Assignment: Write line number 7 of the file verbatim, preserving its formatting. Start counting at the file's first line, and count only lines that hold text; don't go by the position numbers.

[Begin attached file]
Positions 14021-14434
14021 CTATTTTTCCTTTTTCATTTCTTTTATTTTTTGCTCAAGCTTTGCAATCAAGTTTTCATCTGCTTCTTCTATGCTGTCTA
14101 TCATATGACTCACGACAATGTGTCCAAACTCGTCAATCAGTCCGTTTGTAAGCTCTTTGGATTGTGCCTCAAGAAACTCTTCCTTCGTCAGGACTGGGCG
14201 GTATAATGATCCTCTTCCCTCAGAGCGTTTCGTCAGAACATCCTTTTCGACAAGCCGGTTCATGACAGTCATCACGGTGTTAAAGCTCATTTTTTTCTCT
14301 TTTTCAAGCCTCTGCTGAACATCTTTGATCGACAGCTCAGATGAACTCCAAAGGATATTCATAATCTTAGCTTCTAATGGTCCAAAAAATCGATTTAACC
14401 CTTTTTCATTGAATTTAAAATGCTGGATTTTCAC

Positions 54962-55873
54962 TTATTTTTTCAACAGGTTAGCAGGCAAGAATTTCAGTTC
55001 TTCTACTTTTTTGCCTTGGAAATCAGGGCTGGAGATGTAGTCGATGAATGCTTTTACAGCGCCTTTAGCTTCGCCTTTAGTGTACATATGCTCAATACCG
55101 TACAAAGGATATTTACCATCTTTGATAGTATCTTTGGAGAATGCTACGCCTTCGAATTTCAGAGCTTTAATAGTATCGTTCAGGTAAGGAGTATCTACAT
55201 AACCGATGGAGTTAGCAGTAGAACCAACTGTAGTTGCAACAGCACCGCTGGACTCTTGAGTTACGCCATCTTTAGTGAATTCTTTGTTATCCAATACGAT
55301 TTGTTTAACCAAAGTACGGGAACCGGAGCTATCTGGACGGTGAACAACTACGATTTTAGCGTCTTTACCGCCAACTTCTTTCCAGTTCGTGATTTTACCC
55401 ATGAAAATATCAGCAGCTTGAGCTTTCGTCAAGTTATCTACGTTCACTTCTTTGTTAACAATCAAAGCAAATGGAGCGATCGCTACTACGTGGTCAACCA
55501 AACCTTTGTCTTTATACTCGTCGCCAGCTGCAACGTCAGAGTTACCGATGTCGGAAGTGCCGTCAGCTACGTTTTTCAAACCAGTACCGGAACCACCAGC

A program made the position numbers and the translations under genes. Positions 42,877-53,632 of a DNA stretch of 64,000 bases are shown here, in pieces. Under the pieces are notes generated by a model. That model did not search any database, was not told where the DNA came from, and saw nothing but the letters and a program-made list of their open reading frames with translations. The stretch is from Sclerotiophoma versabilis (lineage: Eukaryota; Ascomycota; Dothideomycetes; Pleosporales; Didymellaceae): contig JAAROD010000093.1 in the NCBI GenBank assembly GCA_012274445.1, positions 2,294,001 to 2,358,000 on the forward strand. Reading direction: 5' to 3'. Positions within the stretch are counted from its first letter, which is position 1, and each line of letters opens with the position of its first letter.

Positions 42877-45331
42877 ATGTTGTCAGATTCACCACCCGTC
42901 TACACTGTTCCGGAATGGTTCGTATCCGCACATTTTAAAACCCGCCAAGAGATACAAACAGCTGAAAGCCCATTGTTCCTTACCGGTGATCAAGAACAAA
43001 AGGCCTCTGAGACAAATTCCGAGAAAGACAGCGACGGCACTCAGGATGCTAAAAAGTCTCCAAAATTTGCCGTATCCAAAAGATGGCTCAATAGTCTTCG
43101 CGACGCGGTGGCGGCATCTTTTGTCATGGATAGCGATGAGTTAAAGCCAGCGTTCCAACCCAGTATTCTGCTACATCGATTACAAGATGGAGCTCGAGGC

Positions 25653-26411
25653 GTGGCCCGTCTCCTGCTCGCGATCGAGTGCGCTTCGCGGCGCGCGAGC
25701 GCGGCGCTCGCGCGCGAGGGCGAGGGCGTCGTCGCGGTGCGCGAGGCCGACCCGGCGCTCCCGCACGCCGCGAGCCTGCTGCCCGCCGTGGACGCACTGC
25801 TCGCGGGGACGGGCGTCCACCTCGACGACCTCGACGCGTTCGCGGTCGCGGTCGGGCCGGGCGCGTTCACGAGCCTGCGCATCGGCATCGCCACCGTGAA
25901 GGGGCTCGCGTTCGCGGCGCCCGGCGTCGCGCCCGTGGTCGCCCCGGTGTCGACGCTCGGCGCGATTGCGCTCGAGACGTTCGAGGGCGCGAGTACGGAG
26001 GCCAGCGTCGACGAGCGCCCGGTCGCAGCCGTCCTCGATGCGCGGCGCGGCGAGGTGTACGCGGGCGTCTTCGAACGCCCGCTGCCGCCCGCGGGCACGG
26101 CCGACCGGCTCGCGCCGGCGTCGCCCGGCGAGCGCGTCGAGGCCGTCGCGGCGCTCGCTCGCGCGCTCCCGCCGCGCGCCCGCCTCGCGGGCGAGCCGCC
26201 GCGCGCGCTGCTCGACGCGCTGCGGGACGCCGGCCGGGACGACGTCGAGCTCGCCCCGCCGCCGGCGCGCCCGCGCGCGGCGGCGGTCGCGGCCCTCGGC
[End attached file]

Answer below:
Positions 54962-55873